This material given in advance for you to prepare for the following weeks lesson. We have less time in the classroom for this learning, so it is important that you do the study at home. When you come to class you should know this material in advance. I have supplied a powerpoint to guide you through what you need to learn. There are powerpoint slides on the topics and some reading as well. Keep checking back as I am updating this daily.
|LINKS TO POWERPOINTS etc||LOCKED – PASSWORD NEEDED|
|Wheatstone Bridge by Greg Moore||Wheatstone Bridge by Greg Moore|
|Capacitors Participatory ppt, TAFE||Topic 15 Capacitors PPT 1|
|Capacitors series parallel Participatory ppt, TAFE||Topic 16 Capacitors PPT 2|
|More powerpoints coming soon, stay tuned!|
There is so so much stuff to know about capacitors.
But basically if you can know about charge on a capacitor, and charging current, discharging current…. charging voltage and discharging voltage and some safety considerations like voltage ratings, and some WHS awareness – because capacitors can be lethal, .. well that is maybe enough for our study. So, it’s some maths, some type differences, some safety, some usage in circuits, and we are home and hosed.
Be sure to watch the video links I have added in the menu area.
here is a video of rapidly charging a 1F capacitor, which discharges very slowly into a LED. Charging a 1F capacitor will put a lot of pressure on a conventional power supply and may cause it to blow a fuse. There should be some resistance in series with the capacitor to limit the charging current at surge.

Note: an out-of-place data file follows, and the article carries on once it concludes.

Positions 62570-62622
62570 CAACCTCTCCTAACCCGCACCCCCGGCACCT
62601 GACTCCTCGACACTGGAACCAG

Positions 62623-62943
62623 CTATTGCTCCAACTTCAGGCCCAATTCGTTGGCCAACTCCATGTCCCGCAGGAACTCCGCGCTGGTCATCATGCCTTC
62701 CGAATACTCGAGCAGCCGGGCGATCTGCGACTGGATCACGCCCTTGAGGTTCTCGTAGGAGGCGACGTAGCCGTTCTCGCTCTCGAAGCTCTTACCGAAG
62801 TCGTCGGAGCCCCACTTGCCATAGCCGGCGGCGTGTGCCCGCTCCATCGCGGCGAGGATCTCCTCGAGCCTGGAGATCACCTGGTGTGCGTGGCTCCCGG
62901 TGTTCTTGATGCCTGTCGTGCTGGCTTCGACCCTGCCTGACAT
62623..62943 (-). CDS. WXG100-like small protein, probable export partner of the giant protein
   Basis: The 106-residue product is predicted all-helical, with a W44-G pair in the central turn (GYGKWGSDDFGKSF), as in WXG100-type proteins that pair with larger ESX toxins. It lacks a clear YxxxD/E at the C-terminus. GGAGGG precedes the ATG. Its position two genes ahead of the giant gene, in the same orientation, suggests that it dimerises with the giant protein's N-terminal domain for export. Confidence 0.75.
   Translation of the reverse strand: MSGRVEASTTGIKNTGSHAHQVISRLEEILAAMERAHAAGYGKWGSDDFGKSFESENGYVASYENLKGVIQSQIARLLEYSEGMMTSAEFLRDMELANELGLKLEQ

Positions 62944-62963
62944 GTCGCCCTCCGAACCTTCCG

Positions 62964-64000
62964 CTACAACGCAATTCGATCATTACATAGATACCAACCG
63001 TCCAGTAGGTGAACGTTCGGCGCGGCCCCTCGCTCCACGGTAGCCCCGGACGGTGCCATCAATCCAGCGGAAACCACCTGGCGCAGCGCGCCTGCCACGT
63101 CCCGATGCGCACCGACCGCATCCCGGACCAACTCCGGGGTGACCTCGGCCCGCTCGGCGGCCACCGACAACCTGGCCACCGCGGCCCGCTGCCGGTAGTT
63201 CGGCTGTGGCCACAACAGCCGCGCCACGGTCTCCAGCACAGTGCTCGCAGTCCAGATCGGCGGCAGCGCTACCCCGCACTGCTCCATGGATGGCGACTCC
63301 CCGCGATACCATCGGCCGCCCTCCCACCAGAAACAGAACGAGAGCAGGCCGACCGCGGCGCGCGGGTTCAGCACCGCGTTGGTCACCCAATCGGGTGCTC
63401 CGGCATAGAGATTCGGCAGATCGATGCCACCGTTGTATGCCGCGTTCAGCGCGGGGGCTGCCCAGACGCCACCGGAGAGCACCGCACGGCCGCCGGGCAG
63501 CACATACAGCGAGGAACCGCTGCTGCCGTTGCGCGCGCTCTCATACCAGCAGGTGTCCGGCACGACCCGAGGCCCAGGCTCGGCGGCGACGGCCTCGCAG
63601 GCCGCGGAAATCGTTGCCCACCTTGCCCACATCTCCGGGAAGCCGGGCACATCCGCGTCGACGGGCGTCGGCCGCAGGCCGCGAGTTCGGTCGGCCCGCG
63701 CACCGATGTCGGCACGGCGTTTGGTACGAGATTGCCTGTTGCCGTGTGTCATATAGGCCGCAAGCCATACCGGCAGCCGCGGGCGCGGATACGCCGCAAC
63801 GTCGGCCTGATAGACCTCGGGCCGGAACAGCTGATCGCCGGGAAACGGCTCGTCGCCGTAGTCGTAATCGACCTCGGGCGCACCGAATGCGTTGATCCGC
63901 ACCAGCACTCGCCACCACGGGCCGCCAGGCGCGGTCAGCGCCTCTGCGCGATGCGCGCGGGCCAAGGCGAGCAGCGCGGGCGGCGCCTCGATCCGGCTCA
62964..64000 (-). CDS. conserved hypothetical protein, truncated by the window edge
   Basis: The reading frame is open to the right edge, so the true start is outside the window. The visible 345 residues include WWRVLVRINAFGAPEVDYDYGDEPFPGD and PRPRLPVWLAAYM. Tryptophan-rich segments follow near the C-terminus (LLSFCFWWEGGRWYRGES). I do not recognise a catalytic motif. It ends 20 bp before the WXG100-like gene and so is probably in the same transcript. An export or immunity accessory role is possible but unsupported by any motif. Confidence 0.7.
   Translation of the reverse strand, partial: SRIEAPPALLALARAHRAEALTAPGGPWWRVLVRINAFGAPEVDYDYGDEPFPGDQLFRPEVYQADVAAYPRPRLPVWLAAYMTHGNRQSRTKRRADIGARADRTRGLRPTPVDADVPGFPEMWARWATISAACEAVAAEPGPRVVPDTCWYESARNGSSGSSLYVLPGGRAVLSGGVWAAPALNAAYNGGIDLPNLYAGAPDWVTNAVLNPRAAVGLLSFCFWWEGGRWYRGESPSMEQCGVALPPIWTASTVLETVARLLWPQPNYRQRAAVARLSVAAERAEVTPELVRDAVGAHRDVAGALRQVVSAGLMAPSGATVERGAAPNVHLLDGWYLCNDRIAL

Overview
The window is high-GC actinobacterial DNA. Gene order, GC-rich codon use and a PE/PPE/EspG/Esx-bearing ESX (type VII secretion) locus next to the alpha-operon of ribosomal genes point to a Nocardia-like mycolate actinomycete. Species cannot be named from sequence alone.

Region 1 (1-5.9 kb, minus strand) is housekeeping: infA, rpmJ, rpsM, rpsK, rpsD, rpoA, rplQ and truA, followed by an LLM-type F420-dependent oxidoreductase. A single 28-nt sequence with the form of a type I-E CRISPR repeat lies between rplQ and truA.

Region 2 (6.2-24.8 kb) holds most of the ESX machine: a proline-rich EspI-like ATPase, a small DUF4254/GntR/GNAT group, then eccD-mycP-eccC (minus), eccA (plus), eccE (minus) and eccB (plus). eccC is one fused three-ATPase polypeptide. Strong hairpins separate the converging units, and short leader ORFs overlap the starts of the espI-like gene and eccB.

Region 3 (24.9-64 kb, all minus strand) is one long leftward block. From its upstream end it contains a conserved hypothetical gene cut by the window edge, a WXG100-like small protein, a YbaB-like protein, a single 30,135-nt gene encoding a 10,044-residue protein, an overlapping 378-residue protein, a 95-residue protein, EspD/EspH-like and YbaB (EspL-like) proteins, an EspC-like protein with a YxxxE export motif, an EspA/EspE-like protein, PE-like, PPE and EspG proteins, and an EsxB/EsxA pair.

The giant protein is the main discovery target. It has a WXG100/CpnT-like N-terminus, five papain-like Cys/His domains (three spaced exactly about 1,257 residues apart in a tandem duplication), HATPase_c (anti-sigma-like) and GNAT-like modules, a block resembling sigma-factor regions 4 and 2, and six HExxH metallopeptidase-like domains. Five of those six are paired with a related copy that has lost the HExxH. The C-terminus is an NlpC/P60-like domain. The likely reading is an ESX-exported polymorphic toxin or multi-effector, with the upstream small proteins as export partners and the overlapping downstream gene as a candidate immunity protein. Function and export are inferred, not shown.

Study at TAFE – get the very best training.
Here is the video lab:
In the study of capacitors as part of DC circuits we need to know how to calculate the total value of charge and voltage across series and parallel connected capacitors. Additionally we need to learn about charging and discharging capacitors and making pre-determined time delays based on the value of R and C in a simple circuit. This video is about the time delays involved with RC circuits. 8 minutes.
Next is an interesting (if not too formal) lab. Roly shows how to layout the lab on a breadboard (it’s very neat! maybe even obsessively neat) and measure the duration of one time constant on a digital oscilloscope. No audio… pity, this guy looks and sounds like Sean Connery. Roly is a PhD in Electrical Engineering and teaches at the University of British Columbia, Vancouver. Compared to his method, there is nothing wrong with going top to bottom of the FULL charging cycle and then applying 5 time constants to the duration and dividing by 5. BUT if you do not have the entire 5 time constant rise of the circuit, then the method here is the best. Note the use of a square wave voltage applied across the capacitor, to charge and discharge it, and the symmetry gained by using a 50% on off cycle in the square wave.
Really nicely built circuit above compared to the circuit below. Must get the colours right in the video next time too! Gotta get that yellow out!
Then on the other hand, my video took 2 hours to design and produce. I think this other video needed maybe 25 hours. 🙂
Material on capacitor time constants concludes.
Ye olde stuffy beneathy … from previous teachings etc.
Review of series parallel and introduction to capacitors and charge / discharge